Amit Shah recently made a series of comments relating to the Hindi language at the 37th meeting of the Parliamentary Official Language Committee in New Delhi. He qualified Hindi as the national language of India and stressed the need to make it the “official language” of the country, which, in his submission, shall play a role in “the unity of the country”. Additionally, he also announced that Hindi will be made compulsory up to class 10 in all eight states of Northeast India. According to a press release from the Ministry of Home Affairs, it was also said that Hindi should be accepted as an alternative to English, not to local languages.
Shah added that Hindi should become a communicative language among different states in the Northeast. Furthermore, it was added that Hindi will be made the “medium of running the government”, the same report added.
How an Official Language Creates a 'Language Market'
From these comments, a few distinctive aspects emerge, viz., the move to make Hindi the official language (and hence, the politics of the official language), language tied to nationalism (“unity of the country”), making it compulsory in the school curriculum, and floating the idea of a ‘link language’. One has to engage with each of these elements with some care.
Linguistic theorists such as Ferdinand de Saussure had argued that language creates a certain kind of space, and not the other way around. The meaning of an official language and the need for a language for the unity of India carve out society, state and nationalism in a specific way. At the level of society, such an imposition of “official language” informs us of a conscious effort by the Indian state to turn everyone into one linguistic community. Official languages also enjoy the support of the state. It is wrapped up with the state in its origin and uses. This whole setup of official language and its ties to the state creates a “language market”, according to sociologist Pierre Bourdieu.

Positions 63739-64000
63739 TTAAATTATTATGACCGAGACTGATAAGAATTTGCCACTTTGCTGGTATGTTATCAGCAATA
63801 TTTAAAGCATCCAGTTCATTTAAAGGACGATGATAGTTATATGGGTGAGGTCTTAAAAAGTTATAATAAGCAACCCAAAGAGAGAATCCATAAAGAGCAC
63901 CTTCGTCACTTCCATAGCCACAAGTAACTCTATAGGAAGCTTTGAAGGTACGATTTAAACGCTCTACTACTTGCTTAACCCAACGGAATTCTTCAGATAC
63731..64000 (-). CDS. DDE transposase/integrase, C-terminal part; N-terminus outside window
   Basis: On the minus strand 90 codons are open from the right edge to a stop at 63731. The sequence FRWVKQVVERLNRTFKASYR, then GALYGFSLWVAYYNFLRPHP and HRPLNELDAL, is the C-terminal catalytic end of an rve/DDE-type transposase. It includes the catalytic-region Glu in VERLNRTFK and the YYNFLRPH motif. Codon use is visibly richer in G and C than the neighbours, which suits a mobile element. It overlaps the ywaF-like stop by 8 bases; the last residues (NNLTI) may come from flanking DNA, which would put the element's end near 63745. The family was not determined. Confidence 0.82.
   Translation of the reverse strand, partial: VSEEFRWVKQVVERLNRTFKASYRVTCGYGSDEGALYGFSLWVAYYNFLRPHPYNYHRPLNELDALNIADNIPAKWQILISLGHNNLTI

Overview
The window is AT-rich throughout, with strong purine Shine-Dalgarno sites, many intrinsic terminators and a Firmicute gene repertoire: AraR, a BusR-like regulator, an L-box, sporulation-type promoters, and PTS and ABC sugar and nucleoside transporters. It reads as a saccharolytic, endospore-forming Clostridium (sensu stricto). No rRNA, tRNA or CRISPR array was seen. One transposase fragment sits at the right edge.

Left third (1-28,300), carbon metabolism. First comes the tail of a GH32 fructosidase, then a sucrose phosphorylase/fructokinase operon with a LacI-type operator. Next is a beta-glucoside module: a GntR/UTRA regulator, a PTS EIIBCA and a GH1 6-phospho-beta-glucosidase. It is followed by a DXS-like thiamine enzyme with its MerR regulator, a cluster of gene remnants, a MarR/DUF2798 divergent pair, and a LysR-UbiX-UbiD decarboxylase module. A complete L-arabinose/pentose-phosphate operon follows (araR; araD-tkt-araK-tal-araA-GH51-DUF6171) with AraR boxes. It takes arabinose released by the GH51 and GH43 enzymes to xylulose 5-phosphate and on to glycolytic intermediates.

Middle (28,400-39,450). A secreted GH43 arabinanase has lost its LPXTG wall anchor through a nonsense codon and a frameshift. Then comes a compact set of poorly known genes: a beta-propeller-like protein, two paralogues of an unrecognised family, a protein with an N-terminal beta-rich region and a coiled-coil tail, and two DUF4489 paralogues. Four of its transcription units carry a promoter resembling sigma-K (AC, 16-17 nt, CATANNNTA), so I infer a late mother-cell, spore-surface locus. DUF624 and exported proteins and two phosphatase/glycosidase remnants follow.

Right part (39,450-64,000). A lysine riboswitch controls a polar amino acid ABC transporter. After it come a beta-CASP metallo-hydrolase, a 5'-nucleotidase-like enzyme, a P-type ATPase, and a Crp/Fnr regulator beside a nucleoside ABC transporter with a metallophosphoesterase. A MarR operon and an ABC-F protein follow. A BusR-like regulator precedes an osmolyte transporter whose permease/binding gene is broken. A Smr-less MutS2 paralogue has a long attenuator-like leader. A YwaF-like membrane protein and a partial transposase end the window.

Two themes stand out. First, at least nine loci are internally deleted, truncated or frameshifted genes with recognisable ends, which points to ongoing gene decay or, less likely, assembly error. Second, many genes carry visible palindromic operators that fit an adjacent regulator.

The creation of an official language also created classes and social divides. First, a class of people who know that language and the rest who don’t. In that specific sense, the point is not to kill other dialects and languages entirely but to make them subordinate and dependent on one or the other dominant form.
Language finally becomes entangled with nationalism and the state in more than one way. Making Hindi compulsory in schools is a direct expression of state-making, carrying with it the same sentiment of making Hindi a “medium to run the government”. This is carving out a forceful space for language. As opposed to this forceful path, there is also a natural (read autonomous) manner in which language carves out a space for itself where autonomous speakers turn to a certain language and learn to speak it. The geographical reach of language can naturally increase due to such a way of accepting language as well. The forceful way of imposition, which can also be captured in the language of Shah when he says “have to accept”, is a serious threat to the autonomy and agency of people to choose language, let alone speak their mother tongue.
The 1957 Memorandum in Assam For a 'Link Language'
Within the Northeast, literary organisations such as the Assam Sahitya Sabha (ASS) had long stressed the need to make Assamese the link language between communities of various states in the Northeast. When Assamese was discontinued from schools in Arunachal Pradesh as a medium of instruction in the late 1950s, Hem Baruah, then a parliamentarian, demanded its re-introduction and asserted the importance of Assamese as a language of inter-tribal communication. Baruah was a signatory to the memorandum, which was submitted to Syed Fazl Ali, then-Governor of Assam, and then-Union Home Minister Pandit GB Pant, in 1957. One of the demands was to make Assamese a ‘compulsory’ second language where a tribal tongue is used as a first language.